Drinking alcohol can increase your chance of a fall. As you get older, alcohol affects your body differently. It slows down brain activity which in turn affects alertness, reaction time and coordination.

 pura hilo milk dairy carton
Tips for healthy eating
  • Don’t skip meals
  • Always eat breakfast
  • Eat with other people; eating meals with your family and friends keeps you well-nourished and mentally active
  • Cook with fresh, colourful ingredients
  • Cook big batches of your favourite nutritious foods and freeze them – it makes for quick easy meals later on
  • Use frozen vegetables
  • Avoid adding extra salt to a meal; instead use herbs and spices.
Vitamin D and Calcium


Calcium is required for normal bone development and maintenance of the skeleton. It forms with other minerals to make the bones hard and strong. Studies have shown that older people do not have enough calcium in their diet to maintain their bone strength and prevent bone loss, therefore placing people at increased risk of a fracture if they fall.

Foods that contain an adequate amount of calcium include:

  • Milk and milk products
  • Leafy green vegetables
  • Soy and tofu
  • Fish, especially canned fish like sardines and salmon
  • Nuts and seeds, especially almonds.

Vitamin D

Vitamin D helps the body absorb more calcium. We get vitamin D from some foods and sunshine, which helps our body to make its own vitamin D. Perth’s climate is considered optimal for preventing vitamin D deficiency; however a Western Australian study found people with reduced mobility, activity and exposure to sunlight had a high chance of being vitamin D deficient.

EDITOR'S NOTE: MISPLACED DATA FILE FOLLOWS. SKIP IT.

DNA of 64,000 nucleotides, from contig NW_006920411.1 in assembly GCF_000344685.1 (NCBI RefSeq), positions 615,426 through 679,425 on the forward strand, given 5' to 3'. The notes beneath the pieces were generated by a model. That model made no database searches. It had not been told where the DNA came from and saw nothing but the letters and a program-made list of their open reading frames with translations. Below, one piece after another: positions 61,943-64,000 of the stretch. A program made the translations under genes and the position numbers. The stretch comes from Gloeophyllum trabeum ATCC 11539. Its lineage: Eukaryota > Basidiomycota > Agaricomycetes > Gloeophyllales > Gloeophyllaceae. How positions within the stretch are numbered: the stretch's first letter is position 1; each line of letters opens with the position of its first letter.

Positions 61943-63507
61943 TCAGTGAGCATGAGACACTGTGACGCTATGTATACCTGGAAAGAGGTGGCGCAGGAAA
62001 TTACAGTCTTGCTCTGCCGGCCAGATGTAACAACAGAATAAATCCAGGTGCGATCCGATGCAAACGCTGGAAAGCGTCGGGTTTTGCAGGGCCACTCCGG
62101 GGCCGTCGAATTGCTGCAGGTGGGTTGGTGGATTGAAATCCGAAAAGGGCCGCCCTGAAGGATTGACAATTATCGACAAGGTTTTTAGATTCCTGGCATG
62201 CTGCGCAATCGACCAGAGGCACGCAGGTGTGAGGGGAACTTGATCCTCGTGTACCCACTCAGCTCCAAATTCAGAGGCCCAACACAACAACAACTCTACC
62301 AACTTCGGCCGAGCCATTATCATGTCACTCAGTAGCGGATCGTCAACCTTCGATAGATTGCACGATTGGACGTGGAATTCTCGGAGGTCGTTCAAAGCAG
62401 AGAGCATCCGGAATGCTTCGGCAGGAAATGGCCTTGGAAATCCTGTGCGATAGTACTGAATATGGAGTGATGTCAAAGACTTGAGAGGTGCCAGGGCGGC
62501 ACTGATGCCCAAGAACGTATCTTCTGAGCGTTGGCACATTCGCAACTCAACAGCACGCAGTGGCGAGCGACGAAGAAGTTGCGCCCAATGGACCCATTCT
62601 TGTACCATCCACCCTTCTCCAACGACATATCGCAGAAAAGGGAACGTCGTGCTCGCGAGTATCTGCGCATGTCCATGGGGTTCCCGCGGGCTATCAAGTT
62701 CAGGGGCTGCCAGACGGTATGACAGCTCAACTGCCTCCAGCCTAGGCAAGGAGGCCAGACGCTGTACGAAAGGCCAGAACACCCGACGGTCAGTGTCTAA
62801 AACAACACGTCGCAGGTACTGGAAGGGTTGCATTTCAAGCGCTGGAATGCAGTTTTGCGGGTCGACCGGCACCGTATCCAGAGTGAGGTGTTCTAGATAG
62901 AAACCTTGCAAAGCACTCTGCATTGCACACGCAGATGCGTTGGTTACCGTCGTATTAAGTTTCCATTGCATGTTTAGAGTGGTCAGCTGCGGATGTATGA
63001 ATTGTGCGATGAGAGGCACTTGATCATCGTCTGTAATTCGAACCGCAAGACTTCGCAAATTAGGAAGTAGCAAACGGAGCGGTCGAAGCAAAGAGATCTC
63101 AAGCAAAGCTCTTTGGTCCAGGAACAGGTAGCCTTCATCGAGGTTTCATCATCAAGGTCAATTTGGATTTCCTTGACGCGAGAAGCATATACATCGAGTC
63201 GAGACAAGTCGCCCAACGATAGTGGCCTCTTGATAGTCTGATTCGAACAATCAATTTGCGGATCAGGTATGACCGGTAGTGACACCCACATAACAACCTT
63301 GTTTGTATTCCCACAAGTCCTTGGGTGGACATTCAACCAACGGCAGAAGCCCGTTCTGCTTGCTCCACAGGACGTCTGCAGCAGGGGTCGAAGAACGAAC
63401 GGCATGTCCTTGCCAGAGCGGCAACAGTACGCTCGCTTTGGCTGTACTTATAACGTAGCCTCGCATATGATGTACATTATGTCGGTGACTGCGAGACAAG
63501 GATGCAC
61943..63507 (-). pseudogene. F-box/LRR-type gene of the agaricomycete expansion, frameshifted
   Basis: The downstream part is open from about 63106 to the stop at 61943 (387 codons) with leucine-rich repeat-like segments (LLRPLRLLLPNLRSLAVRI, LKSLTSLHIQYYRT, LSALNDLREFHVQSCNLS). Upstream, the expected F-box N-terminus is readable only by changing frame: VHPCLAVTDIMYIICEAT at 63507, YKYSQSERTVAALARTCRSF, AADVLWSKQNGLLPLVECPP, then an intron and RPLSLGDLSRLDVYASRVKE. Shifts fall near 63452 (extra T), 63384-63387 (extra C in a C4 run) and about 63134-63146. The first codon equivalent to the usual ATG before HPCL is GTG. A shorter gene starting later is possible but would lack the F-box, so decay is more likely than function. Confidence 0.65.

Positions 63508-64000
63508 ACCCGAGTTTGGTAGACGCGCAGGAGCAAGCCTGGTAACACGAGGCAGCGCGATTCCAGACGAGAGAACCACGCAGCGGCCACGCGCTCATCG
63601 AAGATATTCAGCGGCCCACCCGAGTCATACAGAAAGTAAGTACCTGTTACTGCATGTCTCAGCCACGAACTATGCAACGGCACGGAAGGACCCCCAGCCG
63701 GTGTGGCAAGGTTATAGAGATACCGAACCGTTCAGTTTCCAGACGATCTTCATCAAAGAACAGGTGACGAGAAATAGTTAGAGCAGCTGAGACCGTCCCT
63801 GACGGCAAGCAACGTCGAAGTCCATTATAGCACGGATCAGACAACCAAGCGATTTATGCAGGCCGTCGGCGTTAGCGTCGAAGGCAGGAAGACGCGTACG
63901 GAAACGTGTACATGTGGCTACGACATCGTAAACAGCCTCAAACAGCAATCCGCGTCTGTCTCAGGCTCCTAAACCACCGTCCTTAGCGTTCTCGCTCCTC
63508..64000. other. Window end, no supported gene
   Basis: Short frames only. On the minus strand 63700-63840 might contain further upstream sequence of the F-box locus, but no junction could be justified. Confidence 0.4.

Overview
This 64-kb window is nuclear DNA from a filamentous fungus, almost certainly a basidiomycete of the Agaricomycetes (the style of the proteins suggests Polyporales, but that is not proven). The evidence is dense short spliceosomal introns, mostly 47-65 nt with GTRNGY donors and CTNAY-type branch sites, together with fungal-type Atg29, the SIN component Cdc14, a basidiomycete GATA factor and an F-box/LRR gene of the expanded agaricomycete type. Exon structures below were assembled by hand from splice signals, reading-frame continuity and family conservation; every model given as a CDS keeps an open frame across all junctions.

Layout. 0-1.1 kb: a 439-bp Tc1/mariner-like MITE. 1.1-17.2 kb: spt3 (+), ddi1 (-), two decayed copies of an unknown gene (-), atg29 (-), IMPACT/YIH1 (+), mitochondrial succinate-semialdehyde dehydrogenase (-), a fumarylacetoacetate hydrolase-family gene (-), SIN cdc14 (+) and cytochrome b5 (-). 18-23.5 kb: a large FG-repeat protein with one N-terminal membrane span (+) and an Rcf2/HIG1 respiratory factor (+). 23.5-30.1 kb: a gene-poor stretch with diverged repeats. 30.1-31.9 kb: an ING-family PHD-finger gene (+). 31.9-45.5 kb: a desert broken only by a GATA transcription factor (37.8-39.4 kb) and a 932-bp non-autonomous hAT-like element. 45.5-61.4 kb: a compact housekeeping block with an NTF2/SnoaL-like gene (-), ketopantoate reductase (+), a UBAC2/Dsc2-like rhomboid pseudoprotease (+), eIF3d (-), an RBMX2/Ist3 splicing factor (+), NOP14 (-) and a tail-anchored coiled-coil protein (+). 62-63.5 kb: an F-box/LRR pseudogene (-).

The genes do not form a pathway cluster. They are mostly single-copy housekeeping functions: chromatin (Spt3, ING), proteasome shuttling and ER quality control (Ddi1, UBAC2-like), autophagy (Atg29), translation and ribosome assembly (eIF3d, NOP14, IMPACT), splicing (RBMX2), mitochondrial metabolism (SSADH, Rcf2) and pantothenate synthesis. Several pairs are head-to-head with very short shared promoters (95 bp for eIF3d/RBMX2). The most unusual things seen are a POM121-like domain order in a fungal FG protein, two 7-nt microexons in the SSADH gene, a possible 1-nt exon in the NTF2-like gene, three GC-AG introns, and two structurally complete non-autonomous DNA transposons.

The following are all sources of vitamin D:

  • Natural sun light
  • Fatty fish such as tuna, salmon and mackerel
  • Fish liver oil
  • Some dairy products

It is important to check with your GP regarding calcium and vitamin D supplements.

Tips for staying hydrated
  • Drink a full glass of water first thing in the morning
  • Have a water bottle with you throughout the day
  • Take a water bottle with you when you leave the house
  • Have a water bottle present when working outside or doing any exercise
  • Always have a glass of water with meals.
Tips for drinking less alcohol
  • Keep less alcohol in the house, or try only drinking alcohol when you go out
  • Use small glasses when consuming alcohol
  • Avoid filling wine glasses up fully as full glasses can contain more than one standard drink
  • Drink slowly and always put your drink down between sips
  • Have one drink, followed by a glass of water
  • Eat while, or before, you drink alcohol
  • It is important not to skip meals when you are drinking alcohol and make sure any meals you do have while drinking alcohol are nutritious
  • Add ice or water to dilute your drink
  • Seek advice from your GP if necessary, especially if you think alcohol may be becoming a problem for you.
Who can help

Nutrition Australia WA:

Foodbank WA:

It is important to note that smoking is a key contributing factor for many health issues. It has a negative effect on the body’s overall health and increases the risk of falls.

Next find out how you can keep yourself safe by removing hazards.

Stay On Your Feet® is provided by Injury Matters and funded by the Western Australian Department of Health.

Find out more
Government of Western Australia Department of Health Injury Matters